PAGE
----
New Zealand has powered out of last year’s downturn in a stronger position than anyone could have anticipated back in mid-2020.
Today, employment growth is positive. In fact, over three-quarters (76%) of employers say permanent staffing levels are either above or equal to their pre-COVID-19 point.
New jobs are being added daily, too. According to our newly released Hays Salary Guide FY21/22, 52% of employers intend to increase their permanent headcount over the next 12 months. 16% will increase their use of temporaries or contractors.
Clearly, New Zealand has turned a corner and employers are feeling increasingly optimistic. Fiscal stimulus and control of the spread of COVID-19 has helped to create a jobs market recovery and expansion, with employers reinvesting in headcount growth.
With employers intending to expand their workforce, in some areas the demand for skills now exceeds supply. In fact, we’re now in the midst of a jobseekers’ market.
Add border closures, which severely limit the supply of skilled professionals into the country, and the supply and demand imbalance has tipped in favour of candidates. As a result, vacancies remain open for longer as employers compete for top talent.
Furthermore, in the next 12 months 70% of employers say skills shortages will impact the effective operation of their organisation or department, either in a significant or minor way.
In a competitive market, it can be a challenge to attract the skills and people you need. Following are a few ideas to help you get started. For more, please reach out to your local recruiter to discuss, in confidence, candidate attraction strategies for your specific industry.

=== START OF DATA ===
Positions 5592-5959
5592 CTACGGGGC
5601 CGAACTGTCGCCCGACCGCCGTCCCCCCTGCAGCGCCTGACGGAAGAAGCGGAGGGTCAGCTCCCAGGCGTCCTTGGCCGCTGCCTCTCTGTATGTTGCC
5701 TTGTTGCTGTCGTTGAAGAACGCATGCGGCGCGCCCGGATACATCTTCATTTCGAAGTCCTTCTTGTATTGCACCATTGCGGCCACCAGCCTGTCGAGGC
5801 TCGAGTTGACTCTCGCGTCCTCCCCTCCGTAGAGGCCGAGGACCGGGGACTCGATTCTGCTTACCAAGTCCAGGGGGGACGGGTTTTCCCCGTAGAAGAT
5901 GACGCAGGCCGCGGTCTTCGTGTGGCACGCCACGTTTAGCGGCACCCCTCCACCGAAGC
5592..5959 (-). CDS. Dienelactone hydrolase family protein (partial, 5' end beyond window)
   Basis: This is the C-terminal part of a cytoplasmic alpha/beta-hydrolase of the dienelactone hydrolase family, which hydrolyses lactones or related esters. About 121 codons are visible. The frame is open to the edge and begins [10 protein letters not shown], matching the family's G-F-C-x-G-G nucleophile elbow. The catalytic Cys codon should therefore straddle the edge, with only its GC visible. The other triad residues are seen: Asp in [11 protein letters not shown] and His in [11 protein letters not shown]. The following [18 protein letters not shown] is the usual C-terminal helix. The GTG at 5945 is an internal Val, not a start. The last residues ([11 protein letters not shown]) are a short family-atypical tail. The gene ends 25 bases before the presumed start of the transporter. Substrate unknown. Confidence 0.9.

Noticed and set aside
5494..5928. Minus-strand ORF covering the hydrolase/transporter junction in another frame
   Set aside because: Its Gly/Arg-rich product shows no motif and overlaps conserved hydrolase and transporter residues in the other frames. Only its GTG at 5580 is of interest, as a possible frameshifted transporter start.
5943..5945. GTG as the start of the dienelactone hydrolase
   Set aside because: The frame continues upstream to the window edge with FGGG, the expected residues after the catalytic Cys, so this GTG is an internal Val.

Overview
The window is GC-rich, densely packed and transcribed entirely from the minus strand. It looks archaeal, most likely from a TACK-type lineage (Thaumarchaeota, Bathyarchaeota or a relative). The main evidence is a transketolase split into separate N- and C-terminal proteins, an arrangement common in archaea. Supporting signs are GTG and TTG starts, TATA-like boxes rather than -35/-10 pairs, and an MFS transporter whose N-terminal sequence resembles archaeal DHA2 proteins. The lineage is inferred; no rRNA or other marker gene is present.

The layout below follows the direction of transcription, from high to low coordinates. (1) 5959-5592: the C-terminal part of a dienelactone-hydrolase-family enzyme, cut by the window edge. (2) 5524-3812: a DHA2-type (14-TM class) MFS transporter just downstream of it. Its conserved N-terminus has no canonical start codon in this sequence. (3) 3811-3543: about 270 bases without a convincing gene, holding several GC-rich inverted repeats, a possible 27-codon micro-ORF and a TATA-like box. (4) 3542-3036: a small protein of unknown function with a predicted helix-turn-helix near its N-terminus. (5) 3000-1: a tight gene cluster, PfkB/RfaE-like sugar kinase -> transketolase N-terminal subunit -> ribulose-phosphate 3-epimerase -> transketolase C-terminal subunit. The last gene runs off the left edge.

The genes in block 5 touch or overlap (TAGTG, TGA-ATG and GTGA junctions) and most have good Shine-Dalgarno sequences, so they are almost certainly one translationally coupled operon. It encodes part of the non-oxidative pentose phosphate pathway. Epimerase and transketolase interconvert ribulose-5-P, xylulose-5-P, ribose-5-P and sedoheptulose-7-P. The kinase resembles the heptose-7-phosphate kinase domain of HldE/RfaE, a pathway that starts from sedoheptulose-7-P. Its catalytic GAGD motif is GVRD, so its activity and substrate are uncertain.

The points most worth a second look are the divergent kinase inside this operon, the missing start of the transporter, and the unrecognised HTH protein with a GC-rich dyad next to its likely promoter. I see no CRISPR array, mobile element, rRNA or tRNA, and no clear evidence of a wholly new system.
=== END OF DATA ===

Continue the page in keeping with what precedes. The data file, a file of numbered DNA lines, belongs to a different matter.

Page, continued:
Planning ahead can help avoid widening skills gaps in the future. Take the time to fully understand your skills requirements, conduct a skills gap analysis and put in place the most effective short and long-term strategies.
When was the last time you reviewed your employer branding? Building a strong employer brand allows you to effectively compete for candidates in a skills-short market.
An employer brand clearly communicates to prospective employees why they should work for your organisation. It should also include any flexible working, training and career progression opportunities you have available, as these are important considerations for professionals today.
Temporary or contract workers need not only be used when a certain skillset is required on a project or to meet peaks in demand.
You can consider using their skills to remove some pressure on existing staff until a new permanent team member can be sourced. This helps to ensure targets are met and growth plans realised, while improving the job satisfaction of your existing permanent employees.
Whether investing in existing staff to give them additional skills or completely retraining people from other departments, upskilling your own employees is a good way to overcome skills shortages.
It goes without saying that you should ensure you are offering candidates a competitive salary and benefits package if you want to attract the best staff.
Our annual Hays Salary Guide FY21/22 is based on a survey of close to 600 organisations and more than 500 skilled professionals in New Zealand. Download your copy to access typical salaries, benefits and insights relevant to your organisation.
Adam Shapley, Managing Director, Hays New Zealand and Hays IT Australia & New Zealand, began working at Hays in 2001 and during this time has held significant leadership roles across the business including responsibility for multiple specialisms in various locations across Australia & New Zealand.
In 2018, he was appointed to Hays ANZ Management Board and made Managing Director for Hays New Zealand.
Adam is also responsible for the strategic direction of the Hays Information Technology business across Australia & New Zealand including driving growth across Digital Technology, Projects & Business Change and IT Operations & Support.
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